Lack of innovation set to undermine antibiotic performance and health gains

Development of new antibacterial treatments is inadequate to address the mounting threat of antibiotic resistance, according to the annual pipeline report by the World Health Organization. The 2021 report describes the antibacterial clinical and preclinical pipeline as stagnant and far from meeting global needs. Since 2017 only 12 antibiotics have been approved, 10 of which classes have established mechanisms of antimicrobial resistance (AMR).

“There is a major gap in the discovery of antibacterial treatments, and more so in the discovery of innovative treatments,” said Dr. Hanan Balkhy, WHO Assistant Director General on AMR. “This presents a serious challenge to the pandemic of antimicrobial resistance and leaves us vulnerable to bacterial infections including the simplest infections.”

According to WHO annual analyses, in 2021 there were only 27 new antibiotics in clinical development against priority pathogens, down from 31 products in 2017. In the preclinical stage – 3 years.

More broadly the report describes that, of the 77 anti-bacterial agents in clinical development, 45 are ‘traditional’ direct-acting small molecules and 32 are ‘non-traditional’ agents. Examples of the latter are monoclonal antibodies and bacteriophages, which are viruses that can destroy bacteria. Antibiotics have shown that antimicrobial infections are resistant to bacteria from different angles because they can be used complementary and synergistically or as alternatives to established therapies.

Barriers to development of new products include the length of route to approval, high cost and low success rates. It takes approximately 10-15 years to progress the antibiotic candidate from the preclinical to the clinical stages. Antibiotics will reach patients. For new classes of antibiotics, only one in 30 candidates will reach patients.

Of the 27 antibiotics in the clinical pipeline that address priority pathogens, only six fulfill at least one of WHO’s criteria for innovation. The lack of innovation rapidly undermines the effectiveness of the limited number of new antibiotics that reach the market. 2-3 years post market entry.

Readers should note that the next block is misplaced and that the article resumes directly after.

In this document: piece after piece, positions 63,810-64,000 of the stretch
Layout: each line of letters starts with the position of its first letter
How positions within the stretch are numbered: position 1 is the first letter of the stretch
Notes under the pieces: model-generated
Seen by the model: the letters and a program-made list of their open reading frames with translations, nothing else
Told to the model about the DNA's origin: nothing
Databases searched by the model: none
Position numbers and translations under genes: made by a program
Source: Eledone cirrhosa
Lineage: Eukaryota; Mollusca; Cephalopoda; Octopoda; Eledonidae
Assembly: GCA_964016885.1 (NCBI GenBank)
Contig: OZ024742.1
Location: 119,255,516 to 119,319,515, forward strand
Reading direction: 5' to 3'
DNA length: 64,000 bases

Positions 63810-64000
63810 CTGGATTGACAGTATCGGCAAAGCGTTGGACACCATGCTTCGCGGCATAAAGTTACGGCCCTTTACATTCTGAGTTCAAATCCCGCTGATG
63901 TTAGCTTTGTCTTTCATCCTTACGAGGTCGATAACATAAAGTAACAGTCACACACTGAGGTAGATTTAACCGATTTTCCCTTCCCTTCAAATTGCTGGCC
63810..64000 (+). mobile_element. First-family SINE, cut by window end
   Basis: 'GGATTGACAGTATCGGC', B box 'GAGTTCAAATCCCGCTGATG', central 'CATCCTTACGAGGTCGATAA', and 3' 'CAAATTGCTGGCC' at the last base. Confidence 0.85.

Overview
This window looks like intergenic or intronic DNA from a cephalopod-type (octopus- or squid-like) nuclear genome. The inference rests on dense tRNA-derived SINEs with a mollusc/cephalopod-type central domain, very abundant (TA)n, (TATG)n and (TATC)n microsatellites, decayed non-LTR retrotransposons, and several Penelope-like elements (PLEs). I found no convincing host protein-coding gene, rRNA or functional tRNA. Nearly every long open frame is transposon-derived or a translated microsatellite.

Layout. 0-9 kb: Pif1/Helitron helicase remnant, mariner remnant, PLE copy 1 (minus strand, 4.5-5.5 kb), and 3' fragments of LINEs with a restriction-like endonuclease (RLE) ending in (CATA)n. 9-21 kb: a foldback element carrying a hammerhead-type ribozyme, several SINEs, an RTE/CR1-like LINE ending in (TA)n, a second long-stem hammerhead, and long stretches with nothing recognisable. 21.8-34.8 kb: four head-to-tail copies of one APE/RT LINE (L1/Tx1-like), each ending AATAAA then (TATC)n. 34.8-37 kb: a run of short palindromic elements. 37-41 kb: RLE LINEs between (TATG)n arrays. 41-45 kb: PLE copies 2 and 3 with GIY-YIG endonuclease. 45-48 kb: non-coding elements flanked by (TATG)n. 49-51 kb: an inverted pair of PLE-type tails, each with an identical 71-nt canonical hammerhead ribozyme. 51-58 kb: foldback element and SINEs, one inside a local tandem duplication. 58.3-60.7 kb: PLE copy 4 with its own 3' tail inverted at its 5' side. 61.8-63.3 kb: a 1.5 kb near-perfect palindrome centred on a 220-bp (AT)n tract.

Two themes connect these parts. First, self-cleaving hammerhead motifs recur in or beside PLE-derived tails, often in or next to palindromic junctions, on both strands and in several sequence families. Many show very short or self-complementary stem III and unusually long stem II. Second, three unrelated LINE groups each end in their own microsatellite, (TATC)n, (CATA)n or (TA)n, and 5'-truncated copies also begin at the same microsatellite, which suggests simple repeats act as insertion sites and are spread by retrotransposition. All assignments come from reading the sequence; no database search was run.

“Time is running out of antimicrobial resistance, the pace and success of innovation is where we need to secure the benefits of modern medicine against old age but devastating conditions like neonatal sepsis,” said Dr. Haileyesus Getahun, WHO Director of AMR Global Coordination. Approximately 30% of newborns with sepsis due to bacterial infections resistant to first-line antibiotics.

The COVID-19 pandemic has also hampered progress, delayed clinical trials, and diverted attention from the already limited investors. Much of the innovation in antibiotics is driven by small- and medium-sized companies, which are struggling to find investors to finance late-stage clinical development up to regulatory approval. It is not uncommon for companies to suspend product development for several years, in the hope of securing the financing to continue development at a later stage or that the product may be purchased by another company. Many go bankrupt.

Urgent and concerted investments in research and development by the private sector are therefore needed to accelerate and expand the pipeline for antibiotics, especially those which are worst-affected by AMR. Countries should work together to find sustainable solutions and incentives for research, development, innovation and to create a viable ecosystem for antibiotics.

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